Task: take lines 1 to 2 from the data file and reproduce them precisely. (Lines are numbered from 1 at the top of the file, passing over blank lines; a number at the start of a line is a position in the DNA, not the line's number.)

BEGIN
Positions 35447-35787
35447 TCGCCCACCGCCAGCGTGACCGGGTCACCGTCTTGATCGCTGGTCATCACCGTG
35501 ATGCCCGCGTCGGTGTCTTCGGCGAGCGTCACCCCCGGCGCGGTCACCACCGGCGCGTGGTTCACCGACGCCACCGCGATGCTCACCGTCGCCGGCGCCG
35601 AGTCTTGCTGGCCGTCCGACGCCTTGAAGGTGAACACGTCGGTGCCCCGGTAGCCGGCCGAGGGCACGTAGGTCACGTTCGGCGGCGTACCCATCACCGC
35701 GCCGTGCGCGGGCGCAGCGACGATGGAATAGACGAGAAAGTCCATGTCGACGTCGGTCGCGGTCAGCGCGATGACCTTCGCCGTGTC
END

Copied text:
Positions 35447-35787
35447 TCGCCCACCGCCAGCGTGACCGGGTCACCGTCTTGATCGCTGGTCATCACCGTG